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  Halifax Jazz Festival

The TD Halifax Jazz Festival, formerly known as the Atlantic Jazz Festival, is the oldest jazz festival and largest summer festival in Atlantic Canada. Designated a Hallmark Event by the Halifax Regional Municipality, the festival attracts up to 55,000 visitors, involves 450 volunteers and employs over 350 local musicians.

The Halifax Jazz Festival (HJF), formed as JazzEast Rising is a non-profit organization created in 1987 to present the first ever Halifax Jazz Festival (formerly known as the Atlantic Jazz Festival) in Nova Scotia, Canada. Over the past 29 years, HJF has widened its horizons beyond the successful TD Halifax Jazz Festival to become involved, throughout the year, in a diverse range of musical and educational activities.

HJF's mandate runs from the promotion and presentation of soft-seat concerts and club shows to planning educational workshops (such as the renowned Creative Music Workshop). We develop opportunities for amateur musicians, established local artists and the local "jazz aristocracy". We bring renowned performers from many parts of the world to a city that doesn't always find itself naturally on the maps for touring artists.

In brief, we think jazz is important to the culture which we'd like to have, and we want to make sure that kind of culture is strong in Halifax, where we love to live.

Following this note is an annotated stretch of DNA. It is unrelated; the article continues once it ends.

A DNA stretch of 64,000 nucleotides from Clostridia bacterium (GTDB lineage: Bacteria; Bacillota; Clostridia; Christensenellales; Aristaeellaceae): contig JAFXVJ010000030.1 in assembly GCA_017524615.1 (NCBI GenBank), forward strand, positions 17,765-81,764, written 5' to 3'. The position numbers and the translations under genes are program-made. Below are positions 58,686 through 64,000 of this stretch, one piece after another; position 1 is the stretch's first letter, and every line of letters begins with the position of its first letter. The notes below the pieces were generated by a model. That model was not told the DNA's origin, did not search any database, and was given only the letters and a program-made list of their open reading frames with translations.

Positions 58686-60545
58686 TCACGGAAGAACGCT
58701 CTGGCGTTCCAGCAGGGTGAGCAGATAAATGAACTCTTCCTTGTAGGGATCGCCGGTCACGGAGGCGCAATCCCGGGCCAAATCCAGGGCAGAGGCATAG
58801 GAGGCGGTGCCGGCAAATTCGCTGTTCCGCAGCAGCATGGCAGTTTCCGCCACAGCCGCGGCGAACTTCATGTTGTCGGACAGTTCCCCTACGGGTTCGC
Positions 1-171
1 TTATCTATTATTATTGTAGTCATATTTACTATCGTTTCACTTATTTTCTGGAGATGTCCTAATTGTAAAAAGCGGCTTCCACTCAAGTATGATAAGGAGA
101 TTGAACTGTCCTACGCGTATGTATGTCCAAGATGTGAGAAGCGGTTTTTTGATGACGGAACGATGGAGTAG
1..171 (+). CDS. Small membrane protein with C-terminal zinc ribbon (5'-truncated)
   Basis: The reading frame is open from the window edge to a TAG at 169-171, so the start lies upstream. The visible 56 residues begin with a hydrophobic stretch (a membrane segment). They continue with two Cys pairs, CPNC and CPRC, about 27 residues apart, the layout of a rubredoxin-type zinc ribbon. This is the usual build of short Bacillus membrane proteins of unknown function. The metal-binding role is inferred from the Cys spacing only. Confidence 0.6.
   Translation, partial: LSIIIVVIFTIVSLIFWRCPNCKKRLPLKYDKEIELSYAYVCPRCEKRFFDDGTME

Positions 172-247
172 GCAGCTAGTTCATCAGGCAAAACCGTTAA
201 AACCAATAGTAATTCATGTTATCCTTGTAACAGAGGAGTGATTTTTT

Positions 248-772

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Joeri Coppens Joeri Coppens Written 2016-05-17 17:14:22
Wednesday July 13th, 7:00pm
St. Matthew's Church
“Can I feel you? Are you mythological?” asks Julia Holter in the opening minutes of Have You In My Wilderness, her fourth full-length album, named one of the Best of 2015 by The Guardian, Stereogum, MOJO, The Line of Best Fit, and Pitchfork, who called it “her sunniest and most accessible.” Through 10 carefully crafted ballads filled with natural imagery and potent emotion—“wandering the liminal space between the conscious and the subconscious”—Holter’s keyboard and ethereal voice tell intimate stories of relationships and the love, trust, and power issues within them. While her melodies and vocal harmonies often sound like they fell out of Laurel Canyon, the crisp percussion sounds closer to now, while the layers of strings, horns, and auxiliary sounds suggest another time entirely (the future, perhaps?). The perspective of the title track shifts to that of a man’s, who asks, as a listener might, “Tell me, why do I feel you running away?” Holter will hold you close, but she always keeps you guessing.
Halifax Jazz Festival | FESTIVALPHOTO